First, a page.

As the result of a legislative initiative last year by state Sen. Frank Padavan (R-Bellerose) and Assemblywoman Ann Margaret Carrozza (D-Bayside), the 40-year-old Clearview Expressway now commemorates one of the most valorous military units in U.S. history, a unit of foot soldiers who originally left all walks of life in New York City to serve their country.
The 5.3-mile freeway, constructed between 1957 and 1963 at a cost of $50 million, carries signs also proclaiming the roadway The U.S. 77th Infantry Division Expressway.
The two legislators jointly sponsored the bill to honor the 77th, known as the Statue of Liberty Division, with the highway designation. It passed the Legislature and was signed by Gov. George Pataki July 30.
Padavan has a particular interest in the commemoration as he holds the rank of colonel in the U.S. Army Corps of Engineers, serving for more than 30 years in the U.S. Army Reserve at Fort Totten.
This honors the men and women of the 77th Division currently deployed at home and in other parts of the world as well as the thousands who fought and sacrificed with their lives in the name of freedom since 1917, Padavan said.
Padavan served as commander of the 411th Engineer Brigade and chief of staff of the 77th Army Reserve Command in the headquarters of the New York State Army Reserve. He is a graduate of the U.S. Army Command General and Staff College.
The 77th Infantry Division, troops whose insignia shoulder patch bears a gold Statue of Liberty against a blue background, was activated Aug. 18, 1917 and was originally known as the Metropolitan Division because its recruits came almost entirely from New York City. The first 23,000 men included Manhattan taxi drivers, Bronx tailors, Brooklyn factory workers, Wall Street executives, Queens merchants and first-generation immigrants from many lands.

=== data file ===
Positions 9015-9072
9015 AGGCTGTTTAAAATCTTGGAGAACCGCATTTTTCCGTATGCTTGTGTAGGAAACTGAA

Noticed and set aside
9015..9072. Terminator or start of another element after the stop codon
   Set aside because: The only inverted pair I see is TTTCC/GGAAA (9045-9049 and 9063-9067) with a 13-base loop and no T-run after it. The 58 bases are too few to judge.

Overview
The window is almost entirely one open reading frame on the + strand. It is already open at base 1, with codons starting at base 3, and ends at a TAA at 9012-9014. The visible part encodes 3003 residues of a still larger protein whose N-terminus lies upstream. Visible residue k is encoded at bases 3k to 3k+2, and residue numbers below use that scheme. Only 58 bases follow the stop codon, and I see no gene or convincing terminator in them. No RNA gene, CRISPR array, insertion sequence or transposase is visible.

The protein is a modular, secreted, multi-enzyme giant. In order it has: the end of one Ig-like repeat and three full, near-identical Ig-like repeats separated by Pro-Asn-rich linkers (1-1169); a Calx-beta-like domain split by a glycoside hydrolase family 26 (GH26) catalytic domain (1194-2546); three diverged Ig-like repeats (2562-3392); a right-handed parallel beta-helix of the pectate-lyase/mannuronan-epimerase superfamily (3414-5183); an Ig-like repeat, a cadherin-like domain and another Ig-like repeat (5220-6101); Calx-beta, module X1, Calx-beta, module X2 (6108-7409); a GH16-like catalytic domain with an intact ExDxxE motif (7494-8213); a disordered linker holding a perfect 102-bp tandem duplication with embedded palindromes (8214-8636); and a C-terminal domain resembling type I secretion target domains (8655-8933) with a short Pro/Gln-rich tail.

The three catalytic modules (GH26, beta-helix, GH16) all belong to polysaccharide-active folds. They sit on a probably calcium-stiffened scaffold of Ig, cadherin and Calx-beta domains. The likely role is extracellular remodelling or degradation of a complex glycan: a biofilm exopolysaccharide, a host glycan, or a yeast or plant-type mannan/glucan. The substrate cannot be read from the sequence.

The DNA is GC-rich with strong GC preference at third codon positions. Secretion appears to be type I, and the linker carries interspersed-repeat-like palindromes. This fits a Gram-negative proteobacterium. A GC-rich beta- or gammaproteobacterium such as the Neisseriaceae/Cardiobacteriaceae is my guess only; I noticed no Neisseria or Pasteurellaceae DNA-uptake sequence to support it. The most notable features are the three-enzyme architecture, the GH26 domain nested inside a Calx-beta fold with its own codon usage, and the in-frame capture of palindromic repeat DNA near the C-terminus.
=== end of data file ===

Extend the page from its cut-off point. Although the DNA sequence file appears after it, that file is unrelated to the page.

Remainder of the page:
Troops of the 77th were the first U.S. doughboys to arrive in France in World War I to fight the German kaiser.
The 77th fought in the Meuse-Argonne, Oise-Aisne, Aisne-Marne and Baccarat campaigns in France, suffering 2,375 men killed or missing and 7,302 wounded.
Soldiers of the famed Lost Battalion of the 77th made a heroic stand against German troops. For three days, the Americans repulsed repeated attacks by the Germans, who sent a note demanding surrender. But Maj. Charles S. Whittlesey, the U.S. commander, replied: Come and Get Us, an act for which he was awarded the Congressional Medal of Honor.
The 252 survivors of the 679 men of the Lost Battalion were finally rescued by Allied troops. The valiant members of the beleaguered unit are honored today by the Lost Battalion Building in Rego Park.
During World War II, the 77th fought in the Western Pacific, and took part in the recapture of the Philippines and the Ryukus Islands. On April 16, 1945, the 77th landed on Ie Shima, a small island off Okinawa, captured the airfield and engaged the Japanese in a two bloody battles. During the fighting, Ernie Pyle, the famous war correspondent who was with the 77th, who was killed by a Japanese sniper.
The 77th also took part in the assault on Guam and suffered heavy casualties from Japanese Kamikaze attacks while at sea.
Every time we travel down that stretch of the Clearview Expressway, well be reminded of the sacrifices veterans of the famed Statue of Liberty Division have made for us, Carrozza said in a statement when the measure passed the Assembly.
Reach contributing writer Philip Newman by e-mail at Timesledgr@aol.com or call 229-0300, Ext. 136.
©2003 Community News Group
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